Currency The official currency is the dong, with the exchange rate fluctuating around 15.450 VN dong to the dollar. Plan to carry enough cash or traveler’s checks to pay all your bills. It is possible to exchange travelers; checks at various bank, and most major hotels accept credit cards (we recommend Visa and Master card). The dollar is gladly accepted almost everywhere, please ensure that the bills are relatively new, with no markings or tears. Carry a small amount in small denominations for the few instances when you must convert to dong. You may be using dollars entirely while you’re in Vietnam.
Tipping Tipping is becoming increasingly expected in Vietnam, although it certainly isn’t required. You might be interested to know that the per capita income is $350 a year. Cash always makes everyone smile, but the following list might be helpful: T-shirts, baseball caps, school supplies (no candies please if you don’t want to further contribute to the decaying of children teeth), fashion magazines, cigarettes, booze. Please call us for guidelines about tipping your chauffeur and tour guide.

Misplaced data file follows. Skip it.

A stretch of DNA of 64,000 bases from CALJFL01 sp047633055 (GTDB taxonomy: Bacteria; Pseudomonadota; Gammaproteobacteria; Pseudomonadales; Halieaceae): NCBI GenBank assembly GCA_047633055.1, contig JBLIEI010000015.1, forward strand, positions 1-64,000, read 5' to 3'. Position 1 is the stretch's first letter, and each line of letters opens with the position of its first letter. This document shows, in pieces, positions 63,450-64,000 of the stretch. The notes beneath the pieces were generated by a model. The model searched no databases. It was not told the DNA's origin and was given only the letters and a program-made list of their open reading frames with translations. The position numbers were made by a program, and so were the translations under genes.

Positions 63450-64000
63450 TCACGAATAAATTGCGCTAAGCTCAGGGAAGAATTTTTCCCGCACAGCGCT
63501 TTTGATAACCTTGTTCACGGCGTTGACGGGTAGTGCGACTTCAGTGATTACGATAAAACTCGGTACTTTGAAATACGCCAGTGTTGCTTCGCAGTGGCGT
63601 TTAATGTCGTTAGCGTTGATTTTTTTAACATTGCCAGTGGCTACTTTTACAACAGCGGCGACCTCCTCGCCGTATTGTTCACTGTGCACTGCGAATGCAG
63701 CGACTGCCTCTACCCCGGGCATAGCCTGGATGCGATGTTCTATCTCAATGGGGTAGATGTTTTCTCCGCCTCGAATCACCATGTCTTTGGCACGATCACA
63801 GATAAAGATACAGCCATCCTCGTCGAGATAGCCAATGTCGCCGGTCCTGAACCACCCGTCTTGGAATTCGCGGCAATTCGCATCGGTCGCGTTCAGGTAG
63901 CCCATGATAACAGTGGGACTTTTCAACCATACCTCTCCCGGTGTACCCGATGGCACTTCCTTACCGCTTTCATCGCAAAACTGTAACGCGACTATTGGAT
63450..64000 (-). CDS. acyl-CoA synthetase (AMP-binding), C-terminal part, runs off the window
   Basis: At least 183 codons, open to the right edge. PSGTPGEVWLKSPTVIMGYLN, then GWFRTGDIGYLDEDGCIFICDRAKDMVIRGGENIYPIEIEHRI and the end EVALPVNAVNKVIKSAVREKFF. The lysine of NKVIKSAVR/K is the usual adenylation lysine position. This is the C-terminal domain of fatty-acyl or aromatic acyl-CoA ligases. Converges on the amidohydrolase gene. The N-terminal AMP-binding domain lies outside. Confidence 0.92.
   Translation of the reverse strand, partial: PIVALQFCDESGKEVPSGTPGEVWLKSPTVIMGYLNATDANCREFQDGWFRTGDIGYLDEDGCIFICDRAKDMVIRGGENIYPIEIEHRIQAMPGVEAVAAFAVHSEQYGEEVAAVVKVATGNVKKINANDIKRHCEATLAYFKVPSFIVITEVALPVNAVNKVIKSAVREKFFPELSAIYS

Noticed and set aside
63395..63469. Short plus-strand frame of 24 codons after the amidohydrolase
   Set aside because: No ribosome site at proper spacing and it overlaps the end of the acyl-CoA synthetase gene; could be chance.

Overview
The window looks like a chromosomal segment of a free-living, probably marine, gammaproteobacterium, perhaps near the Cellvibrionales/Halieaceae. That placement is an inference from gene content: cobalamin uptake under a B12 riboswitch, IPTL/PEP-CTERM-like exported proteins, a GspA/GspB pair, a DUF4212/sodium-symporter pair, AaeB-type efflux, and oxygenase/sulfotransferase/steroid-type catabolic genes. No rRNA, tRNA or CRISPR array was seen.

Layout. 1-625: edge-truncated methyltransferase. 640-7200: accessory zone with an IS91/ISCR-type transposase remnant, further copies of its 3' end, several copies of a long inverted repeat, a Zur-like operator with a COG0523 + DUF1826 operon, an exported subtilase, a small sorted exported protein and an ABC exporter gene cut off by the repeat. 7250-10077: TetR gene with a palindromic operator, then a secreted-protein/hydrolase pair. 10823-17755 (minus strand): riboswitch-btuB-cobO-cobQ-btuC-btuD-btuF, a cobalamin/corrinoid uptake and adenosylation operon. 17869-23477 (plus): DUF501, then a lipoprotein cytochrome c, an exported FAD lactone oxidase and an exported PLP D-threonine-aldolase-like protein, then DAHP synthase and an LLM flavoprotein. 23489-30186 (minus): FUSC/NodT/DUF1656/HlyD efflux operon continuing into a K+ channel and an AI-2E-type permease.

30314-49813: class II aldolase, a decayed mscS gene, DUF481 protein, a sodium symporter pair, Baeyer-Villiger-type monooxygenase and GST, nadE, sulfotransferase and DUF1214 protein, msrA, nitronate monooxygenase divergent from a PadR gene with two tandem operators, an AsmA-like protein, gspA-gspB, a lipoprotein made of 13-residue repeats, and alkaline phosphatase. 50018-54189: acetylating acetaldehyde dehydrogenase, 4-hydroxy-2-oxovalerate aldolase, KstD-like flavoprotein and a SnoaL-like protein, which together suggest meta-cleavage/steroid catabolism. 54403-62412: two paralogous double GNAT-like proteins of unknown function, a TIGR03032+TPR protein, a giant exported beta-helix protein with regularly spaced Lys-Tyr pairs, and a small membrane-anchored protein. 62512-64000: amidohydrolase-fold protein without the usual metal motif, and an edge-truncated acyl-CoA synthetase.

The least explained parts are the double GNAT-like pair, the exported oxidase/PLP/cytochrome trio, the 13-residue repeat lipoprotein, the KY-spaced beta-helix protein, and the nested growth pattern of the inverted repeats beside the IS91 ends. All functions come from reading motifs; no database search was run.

Health At present, there are many foreign invested hospitals in major cities providing medicare of international standard. The worry about the diseases such as Malaria…is no more neccessary. You’ll find plenty of mineral water, canned beer and soft drinks everywhere.
Store hours Most shops are open 7 days a week, with privately owned stores never seem to close. Shop owners usually live in the back of the store, so they keep the doors open until they go to bed, sometimes until midnight. Expect a siesta shut down between 12 to 2PM. Offices are closed on Saturday afternoons and Sundays.